According to Patañjali’s definition, all practitioners of yoga are undergoing a form of therapy, whether it is for a spiritual ailment, a mental misapprehension or a physical illness. In the practice of Iyengar yoga, the therapeutic and meditative benefits are derived through a progressive system involving the sequencing of the asanas (poses) and pranayama (yogic practice involving breath control), attention to the alignment and technique of the practices and the timing in the practices. In the example of the treatment of physical and psychological illness and disease, the therapeutic branch of Iyengar yoga often employs sophisticated props to help the student/patient along the path.
Yogis in India have utilized basic yoga props for centuries. Yogis who traditionally practiced in ashrams in forested areas would hang from ropes tied to thick tree branches. The use of sticks and belts as supports to yoga practitioners (to help maintain an upright seated posture with the spine erect, even at rest) is commonly depicted in ancient Indian art and temples. B.K.S. Iyengar has furthered the usage of props to enhance the yoga practice through the development of many new props with specific uses, especially in the field of therapeutic yoga.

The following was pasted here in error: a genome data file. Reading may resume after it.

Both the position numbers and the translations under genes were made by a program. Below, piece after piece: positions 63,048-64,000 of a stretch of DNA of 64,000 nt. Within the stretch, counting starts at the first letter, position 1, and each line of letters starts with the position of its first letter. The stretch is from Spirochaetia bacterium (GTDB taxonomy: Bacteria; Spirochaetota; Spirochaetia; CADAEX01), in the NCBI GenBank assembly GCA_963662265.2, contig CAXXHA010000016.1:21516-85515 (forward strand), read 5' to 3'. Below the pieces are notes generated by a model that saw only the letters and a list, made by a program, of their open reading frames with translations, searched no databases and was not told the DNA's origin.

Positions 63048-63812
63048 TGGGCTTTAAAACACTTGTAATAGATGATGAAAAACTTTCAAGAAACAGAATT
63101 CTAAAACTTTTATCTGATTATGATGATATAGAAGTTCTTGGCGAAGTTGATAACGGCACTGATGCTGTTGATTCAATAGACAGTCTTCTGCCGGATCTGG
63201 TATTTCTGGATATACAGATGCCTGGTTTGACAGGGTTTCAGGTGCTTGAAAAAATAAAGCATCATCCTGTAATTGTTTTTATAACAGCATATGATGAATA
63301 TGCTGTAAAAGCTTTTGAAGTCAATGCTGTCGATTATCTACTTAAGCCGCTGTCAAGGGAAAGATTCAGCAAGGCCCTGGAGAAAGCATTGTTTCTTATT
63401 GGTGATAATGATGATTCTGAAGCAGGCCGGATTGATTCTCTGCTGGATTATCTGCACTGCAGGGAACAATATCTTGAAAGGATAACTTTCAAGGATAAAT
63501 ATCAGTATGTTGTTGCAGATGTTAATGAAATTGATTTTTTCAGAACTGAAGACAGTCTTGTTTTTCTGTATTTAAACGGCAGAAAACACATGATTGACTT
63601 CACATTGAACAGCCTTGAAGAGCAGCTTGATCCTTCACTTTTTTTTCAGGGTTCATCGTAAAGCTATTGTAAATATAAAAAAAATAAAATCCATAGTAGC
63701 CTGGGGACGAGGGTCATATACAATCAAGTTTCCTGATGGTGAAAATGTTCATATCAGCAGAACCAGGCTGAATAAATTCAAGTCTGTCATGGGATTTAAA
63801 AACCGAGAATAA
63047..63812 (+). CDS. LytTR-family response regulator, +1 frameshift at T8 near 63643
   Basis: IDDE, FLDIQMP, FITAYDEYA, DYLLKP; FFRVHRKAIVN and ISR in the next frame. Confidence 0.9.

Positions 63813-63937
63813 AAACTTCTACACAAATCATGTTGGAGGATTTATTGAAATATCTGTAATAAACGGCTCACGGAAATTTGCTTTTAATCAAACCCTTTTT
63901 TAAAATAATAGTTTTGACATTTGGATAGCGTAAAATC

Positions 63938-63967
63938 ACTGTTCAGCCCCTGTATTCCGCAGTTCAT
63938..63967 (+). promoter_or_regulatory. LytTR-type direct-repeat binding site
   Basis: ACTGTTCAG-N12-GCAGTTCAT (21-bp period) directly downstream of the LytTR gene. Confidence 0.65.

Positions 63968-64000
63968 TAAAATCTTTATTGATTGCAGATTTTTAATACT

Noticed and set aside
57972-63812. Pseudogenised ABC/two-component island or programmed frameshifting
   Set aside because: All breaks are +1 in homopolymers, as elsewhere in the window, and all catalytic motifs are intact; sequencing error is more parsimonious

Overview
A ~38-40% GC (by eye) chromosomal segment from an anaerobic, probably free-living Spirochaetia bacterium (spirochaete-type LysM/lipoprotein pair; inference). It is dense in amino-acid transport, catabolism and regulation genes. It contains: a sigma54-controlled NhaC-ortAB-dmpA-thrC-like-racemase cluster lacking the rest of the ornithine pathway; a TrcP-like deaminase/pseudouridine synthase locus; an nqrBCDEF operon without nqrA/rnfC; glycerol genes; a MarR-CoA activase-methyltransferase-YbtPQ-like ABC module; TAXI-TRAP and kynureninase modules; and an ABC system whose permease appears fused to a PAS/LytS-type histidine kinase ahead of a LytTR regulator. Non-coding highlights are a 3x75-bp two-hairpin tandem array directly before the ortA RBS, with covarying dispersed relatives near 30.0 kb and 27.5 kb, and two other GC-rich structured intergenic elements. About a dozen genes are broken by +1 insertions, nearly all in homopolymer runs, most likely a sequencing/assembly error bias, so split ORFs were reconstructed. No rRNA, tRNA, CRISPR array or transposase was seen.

When B.K.S. Iyengar first started teaching yoga as a young man, he quickly realized that the vigorous practice that had been taught to him as a teenager was not appropriate for all of his students. Even though he had effectively healed himself from debilitating illness and disease (typhoid and tuberculosis), he had not been exposed to the therapeutic practice of yoga for students of varying ages and abilities. Having observed and experienced improvement in his own health and in the health of his students, Mr. Iyengar developed faith in the healing power of yoga. He started to adapt the poses to the ability of each of the students so that all could benefit from the therapeutic properties of each asana.
In his experiments with his own intensive practice, B.K.S. Iyengar began to use household and found objects to help him improve. He gradually refined and developed props specifically constructed for use in yoga. Today, many of Mr. Iyengar’s innovations with props are commonly seen in the yoga marketplace and their applications are widely used. Perhaps one of the most basic modifications in wide use today is the effective raising of the floor with a block for students, who due to stiffness cannot reach the floor in Trikonasana (Triangle pose).